What to consider when adding more space to your home

Thinking about adding more space to your home is not something that happens overnight. It’s the constant toe stabbing against a particular chair in a cramped kitchen that is always in the way or that press that is a daily avalanche of everything but what you are looking for. It’s the realisation that your children are growing up way too fast and suddenly the cosy home you all fit in is now bursting at the seams. So after many months of flicking through magazines, online Instagram accounts, stalking neighbours to get a glimpse into their new home extension and drawing shape after shape in a bid to design it yourself, you stop and want to forget all about it. But wait, you could call that local builder who will come out free of charge to tell you how much an extension would cost.

Out comes the builder and before you know it you are getting a whopper new extension (great you think), just what we need, until they land you with the price. So you ask where would the best place be to locate a new kitchen? I need lots of storage, do you think we would need planning. This is the point where any good builder says ‘ you need to be talking to an architect‘. They can design this to exactly how you live and then they give me a set of drawings for an accurate price. Otherwise once I start if you look for more things added in it will be expensive.

So, before you go and waste any time bringing people out to your home here are my top tips that will help you get the most from your new space and most importantly save you money and your time.

  1. Know how much you have to spend and get a figure in mind- talk to an architect first to understand costs and if what you are thinking is even possible for your own home without blowing the budget. We know that in most cases the bank will look for a Building Estimate stamped by us to review a potential application for funding. Being realistic now is crucial.
  2. Ask yourself why you really need the extension in the first place. Is it sheer necessity to have more space? Is it dividing the house for growing teenagers, Is an elderly parent coming to share your home.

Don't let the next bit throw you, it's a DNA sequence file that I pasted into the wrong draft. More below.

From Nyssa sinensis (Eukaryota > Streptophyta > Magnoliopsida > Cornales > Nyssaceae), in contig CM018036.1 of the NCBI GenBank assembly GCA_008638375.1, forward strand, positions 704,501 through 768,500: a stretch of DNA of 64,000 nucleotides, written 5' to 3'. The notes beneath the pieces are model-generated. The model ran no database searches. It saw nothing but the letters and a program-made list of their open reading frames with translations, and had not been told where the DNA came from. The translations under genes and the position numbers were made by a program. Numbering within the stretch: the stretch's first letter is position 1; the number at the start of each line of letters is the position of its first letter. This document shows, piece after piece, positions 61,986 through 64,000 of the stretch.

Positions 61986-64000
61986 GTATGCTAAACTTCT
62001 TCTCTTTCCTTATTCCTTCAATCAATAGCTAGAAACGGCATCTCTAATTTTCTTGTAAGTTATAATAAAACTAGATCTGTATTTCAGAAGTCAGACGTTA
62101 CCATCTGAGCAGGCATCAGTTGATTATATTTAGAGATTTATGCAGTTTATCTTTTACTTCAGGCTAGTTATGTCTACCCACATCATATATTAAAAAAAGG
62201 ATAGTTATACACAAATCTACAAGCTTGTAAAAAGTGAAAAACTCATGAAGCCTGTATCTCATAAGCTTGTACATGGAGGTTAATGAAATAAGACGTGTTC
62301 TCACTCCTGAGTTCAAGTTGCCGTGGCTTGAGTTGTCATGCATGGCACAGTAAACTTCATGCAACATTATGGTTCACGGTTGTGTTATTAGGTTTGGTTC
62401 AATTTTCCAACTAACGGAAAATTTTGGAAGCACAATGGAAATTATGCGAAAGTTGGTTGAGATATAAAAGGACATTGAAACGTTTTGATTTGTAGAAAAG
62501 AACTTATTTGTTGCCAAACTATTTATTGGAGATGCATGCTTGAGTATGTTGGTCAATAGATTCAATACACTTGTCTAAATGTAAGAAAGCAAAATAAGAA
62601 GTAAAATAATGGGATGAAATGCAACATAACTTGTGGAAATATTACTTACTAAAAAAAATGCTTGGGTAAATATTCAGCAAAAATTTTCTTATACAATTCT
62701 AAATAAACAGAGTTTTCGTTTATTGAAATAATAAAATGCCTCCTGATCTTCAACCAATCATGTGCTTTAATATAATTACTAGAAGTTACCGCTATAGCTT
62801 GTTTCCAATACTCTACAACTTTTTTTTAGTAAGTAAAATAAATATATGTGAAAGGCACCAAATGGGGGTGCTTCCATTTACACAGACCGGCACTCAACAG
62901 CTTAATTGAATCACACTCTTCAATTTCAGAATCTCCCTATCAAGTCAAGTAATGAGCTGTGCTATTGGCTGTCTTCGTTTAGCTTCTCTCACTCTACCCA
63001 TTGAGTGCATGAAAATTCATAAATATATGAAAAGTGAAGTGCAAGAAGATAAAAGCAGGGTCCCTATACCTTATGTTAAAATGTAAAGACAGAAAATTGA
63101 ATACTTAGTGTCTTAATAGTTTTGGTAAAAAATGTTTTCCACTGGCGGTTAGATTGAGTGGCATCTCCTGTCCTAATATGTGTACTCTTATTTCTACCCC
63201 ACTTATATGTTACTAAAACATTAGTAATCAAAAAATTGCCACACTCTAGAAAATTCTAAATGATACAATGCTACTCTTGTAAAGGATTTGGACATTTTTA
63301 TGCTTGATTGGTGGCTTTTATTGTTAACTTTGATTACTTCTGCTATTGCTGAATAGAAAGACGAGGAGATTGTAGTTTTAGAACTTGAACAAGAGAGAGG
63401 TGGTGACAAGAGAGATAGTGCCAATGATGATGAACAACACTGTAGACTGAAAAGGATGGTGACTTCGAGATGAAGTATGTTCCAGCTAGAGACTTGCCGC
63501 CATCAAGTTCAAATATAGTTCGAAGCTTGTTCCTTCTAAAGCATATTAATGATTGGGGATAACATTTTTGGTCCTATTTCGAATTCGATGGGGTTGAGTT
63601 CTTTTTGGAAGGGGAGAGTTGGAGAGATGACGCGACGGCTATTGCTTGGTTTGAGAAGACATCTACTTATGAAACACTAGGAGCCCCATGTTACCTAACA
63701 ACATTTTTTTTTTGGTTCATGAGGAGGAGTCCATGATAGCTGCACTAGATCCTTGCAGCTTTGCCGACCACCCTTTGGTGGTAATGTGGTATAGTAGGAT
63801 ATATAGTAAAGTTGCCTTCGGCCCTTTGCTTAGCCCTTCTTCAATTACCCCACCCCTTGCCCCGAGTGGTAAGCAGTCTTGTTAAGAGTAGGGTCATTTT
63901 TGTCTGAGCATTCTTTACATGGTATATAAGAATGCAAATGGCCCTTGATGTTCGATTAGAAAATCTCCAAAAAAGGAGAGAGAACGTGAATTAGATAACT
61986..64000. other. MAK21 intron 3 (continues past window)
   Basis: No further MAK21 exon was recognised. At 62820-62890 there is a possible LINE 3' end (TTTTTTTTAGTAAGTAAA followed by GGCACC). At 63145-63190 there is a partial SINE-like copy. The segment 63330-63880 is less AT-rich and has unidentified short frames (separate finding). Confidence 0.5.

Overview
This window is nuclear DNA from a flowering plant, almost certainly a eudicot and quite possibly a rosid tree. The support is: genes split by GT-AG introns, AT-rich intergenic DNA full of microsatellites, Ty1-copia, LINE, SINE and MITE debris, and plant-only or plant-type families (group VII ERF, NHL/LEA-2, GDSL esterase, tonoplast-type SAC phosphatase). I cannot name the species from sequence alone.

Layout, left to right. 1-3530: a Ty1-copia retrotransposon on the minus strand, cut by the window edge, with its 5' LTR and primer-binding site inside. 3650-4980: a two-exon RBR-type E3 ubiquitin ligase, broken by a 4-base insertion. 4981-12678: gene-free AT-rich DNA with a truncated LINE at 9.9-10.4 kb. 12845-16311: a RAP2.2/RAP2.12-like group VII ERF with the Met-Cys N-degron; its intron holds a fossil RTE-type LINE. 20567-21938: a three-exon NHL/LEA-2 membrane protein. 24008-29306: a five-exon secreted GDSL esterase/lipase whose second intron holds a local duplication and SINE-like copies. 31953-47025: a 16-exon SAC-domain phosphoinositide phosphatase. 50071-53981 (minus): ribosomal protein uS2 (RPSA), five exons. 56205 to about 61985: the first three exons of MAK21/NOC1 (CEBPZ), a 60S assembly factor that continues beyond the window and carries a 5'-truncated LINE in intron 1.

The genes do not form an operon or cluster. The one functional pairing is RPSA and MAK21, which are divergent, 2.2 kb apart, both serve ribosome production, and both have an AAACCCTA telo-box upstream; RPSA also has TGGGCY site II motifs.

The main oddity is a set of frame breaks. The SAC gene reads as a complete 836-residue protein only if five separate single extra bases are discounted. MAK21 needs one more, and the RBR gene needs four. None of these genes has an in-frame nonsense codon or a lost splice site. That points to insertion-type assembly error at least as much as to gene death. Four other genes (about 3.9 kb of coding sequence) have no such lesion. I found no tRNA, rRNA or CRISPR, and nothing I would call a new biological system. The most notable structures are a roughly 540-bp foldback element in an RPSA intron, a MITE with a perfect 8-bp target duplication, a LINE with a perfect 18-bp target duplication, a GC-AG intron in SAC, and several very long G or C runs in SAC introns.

3. Consider the space you have at the moment and ask yourself what doesn’t work.  You may need to re-configure the existing space that you have (what works and what doesn’t) and then arrive at the size of extension you need, saving you potentially a lot of money. As architects we are trained to look at the problem areas first and then focus on the positive aspects and incorporate them into a home extension or renovation.
  4. Always start by writing down your needs and wants; these can be very different. One may need more storage but another person in the home may need more light and want bigger windows. This may reduce wall space and if not talked through can cost you money when designing and building if changes are made during a build.
  5. Keep a journal. We see more and more clients coming to us with a scrapbook full of cuttings and images of what they like and recording things over a period of time that bother them in their home. It can make the whole design process much cheaper when we have your ideas  and design thoughts in front of us.
  6. Do think about the value of your home currently and what value it will add when the new extension has been added. Don’t be overly ambitious if you are never going to make this money back again.
  7. Think about your garden and outdoor space. Under Planning laws you must retain 25sq.metres of open space to the rear of your property. You also don’t want to build something so big that it looks out of place and may affect your ability sell in the future with a smaller garden.
  8. Talk to your neighbours and get a sense of how their garden maybe affected in terms of sunlight and daylight. Always keep them on side. We have seen the best of neighbours become disgruntled once a build starts on site and you have to live with them for a potentially very long time.
  9. Find out about the planning rules and whether you need planning for your extension– ask your architect or visit your local Council website.
  10. Use your time in the early exploration stages to visit window, flooring, kitchen showrooms to see what you would like in terms of finishes. Once you start the process with an architect the time goes quickly and nobody wants to be deciding on such important finishes without having time to really think about it.

Finally if you are now ready to start looking for an architect to partner with make sure you check the RIAI Register to ensure that they are a qualified architect; if they are not on the register they cannot call themselves an architect. Always ask if your plans are going to be prepared in 3d; a good integrated 3d model will allow you to see your space before the build starts and really can save you so much time and headaches changing things and it should not cost you any more.

I hope this gives you some insight into the early stages and as always feel free to get in touch if you would like to talk to us about your space.

Ronan